Photonic chip based tunable slow and fast light via stimulated Brillouin scattering
ABSTRACT We report the first (to our knowledge) demonstration of photonic chip based tunable slow and fast light via stimulated Brillouin scattering. Slow, fast, and negative group velocities were observed in a 7 cm long chalcogenide (As(2)S(3)) rib waveguide with a group index change ranging from ~-44 to +130, which results in a maximum delay of ~23 ns at a relatively low gain of ~23 dB. Demonstration of large tunable delays in a chip scale device opens up applications such as frequency sensing and true-time delay for a phased array antenna, where integration and delays ~10 ns are highly desirable.
SourceAvailable from: Chang-Ling Zou[Show abstract] [Hide abstract]
ABSTRACT: Stimulated Brillouin scattering (SBS) is a very fundamental interaction between light and travelling acoustic waves, which is mainly attributed to the electrostriction and photoelastic effects with the interaction strength being orders of magnitude larger than other nonlinearities. Although various photonic applications for all-optical light controlling based on SBS have been achieved in optical fiber and waveguides, the coherent light-acoustic interaction remains a challenge. Here, we experimentally demonstrated the Brillouin scattering induced transparency (BSIT) in a high quality optical microresonantor. Benefited from the triple-resonance in the whispering gallery cavity, the photon-phonon interaction is enhanced, and enables the light storage to the phonon, which has lifetime up to 10us. In addition, due to the phase matching condition, the stored circulating acoustic phonon can only interact with certain direction light, which leads to non-reciprocal light storage and retrieval. Our work paves the way towards the low power consumption integrated all-optical switching, isolator and circulator, as well as quantum memory.Nature Communications 08/2014; 6. DOI:10.1038/ncomms7193 · 10.74 Impact Factor
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ABSTRACT: Harnessing nonlinear optical effects in a photonic chip scale has been proven useful for a number of key applications in optical communications. Microwave photonics (MWP) can also benefit from the adoption of such a technology, creating a new concept of nonlinear integrated MWP. Here, we look at the potential of using nonlinear optical effects in a chip scale to enable RF signal processing with enhanced performance. We review a number of recent results in this field, with particular focus on the creation of frequency agile and high suppression microwave bandstop filters using on-chip stimulated Brillouin scattering. We also discuss the future prospect of nonlinear integrated MWP to enable a general purpose, programmable analog signal processor, as well as compact, high performance active microwave filters with enhanced energy efficiency.Journal of Lightwave Technology 10/2014; 32(20):3421-3427. DOI:10.1109/JLT.2014.2306676 · 2.86 Impact Factor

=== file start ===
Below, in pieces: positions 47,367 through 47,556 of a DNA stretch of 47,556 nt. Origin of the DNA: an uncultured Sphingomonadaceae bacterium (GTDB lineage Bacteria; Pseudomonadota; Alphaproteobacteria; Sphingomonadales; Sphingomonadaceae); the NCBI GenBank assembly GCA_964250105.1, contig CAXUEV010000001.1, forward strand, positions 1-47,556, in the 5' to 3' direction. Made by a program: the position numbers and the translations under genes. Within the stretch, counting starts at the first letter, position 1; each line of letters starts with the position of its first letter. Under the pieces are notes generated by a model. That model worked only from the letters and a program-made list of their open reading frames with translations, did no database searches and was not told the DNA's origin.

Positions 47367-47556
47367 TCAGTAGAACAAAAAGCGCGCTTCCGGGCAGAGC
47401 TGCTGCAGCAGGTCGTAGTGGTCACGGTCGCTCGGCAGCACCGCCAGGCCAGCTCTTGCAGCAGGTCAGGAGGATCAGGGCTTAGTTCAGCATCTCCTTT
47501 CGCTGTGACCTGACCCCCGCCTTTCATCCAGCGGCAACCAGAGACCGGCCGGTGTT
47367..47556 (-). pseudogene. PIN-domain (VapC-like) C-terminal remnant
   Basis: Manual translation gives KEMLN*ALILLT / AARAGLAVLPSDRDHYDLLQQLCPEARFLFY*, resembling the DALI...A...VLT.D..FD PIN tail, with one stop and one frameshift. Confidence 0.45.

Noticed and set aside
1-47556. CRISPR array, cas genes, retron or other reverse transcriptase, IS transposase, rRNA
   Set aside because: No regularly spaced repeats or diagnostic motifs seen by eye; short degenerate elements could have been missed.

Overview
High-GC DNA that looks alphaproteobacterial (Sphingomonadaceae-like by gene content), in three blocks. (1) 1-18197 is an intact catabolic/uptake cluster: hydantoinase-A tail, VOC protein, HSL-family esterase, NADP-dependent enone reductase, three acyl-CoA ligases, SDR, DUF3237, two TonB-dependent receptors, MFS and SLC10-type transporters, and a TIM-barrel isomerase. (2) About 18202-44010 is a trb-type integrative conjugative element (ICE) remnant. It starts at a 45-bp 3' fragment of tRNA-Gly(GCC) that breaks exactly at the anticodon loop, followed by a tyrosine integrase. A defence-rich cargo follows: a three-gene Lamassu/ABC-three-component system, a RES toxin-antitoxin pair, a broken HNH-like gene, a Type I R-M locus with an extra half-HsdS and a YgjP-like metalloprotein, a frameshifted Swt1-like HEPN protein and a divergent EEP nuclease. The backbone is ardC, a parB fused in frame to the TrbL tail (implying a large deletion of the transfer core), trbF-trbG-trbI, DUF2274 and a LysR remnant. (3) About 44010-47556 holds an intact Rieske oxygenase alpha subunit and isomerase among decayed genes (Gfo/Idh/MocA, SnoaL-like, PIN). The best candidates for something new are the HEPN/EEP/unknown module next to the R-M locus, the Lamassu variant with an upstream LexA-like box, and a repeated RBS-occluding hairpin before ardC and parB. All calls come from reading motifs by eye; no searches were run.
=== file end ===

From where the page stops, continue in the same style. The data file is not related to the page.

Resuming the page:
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ABSTRACT: Electromagnetically induced transparency (EIT) [1, 2] provides a powerful mechanism for controlling light propagation in a dielectric medium, and for producing both slow and fast light. EIT traditionally arises from destructive interference induced by a nonradiative coherence in an atomic system. Stimulated Brillouin scattering (SBS) of light from propagating hypersonic acoustic waves  has also been used successfully for the generation of slow and fast light [4-7]. However, EIT-type processes based on SBS were considered infeasible because of the short coherence lifetime of hypersonic phonons. Here, we demonstrate a new Brillouin scattering induced transparency (BSIT) phenomenon generated by acousto-optic interaction of light with long-lived propagating phonons [8, 9]. This transparency is intrinsically non-reciprocal due to the stringent phase-matching requirements. We demonstrate BSIT in a silica microresonator having a specific, naturally occurring, forward-SBS phase-matched modal configuration [8, 9]. BSIT is shown to enable extremely compact and ultralow power slow/fast light generation with delay-bandwidth product comparable to state-of-the-art SBS systems.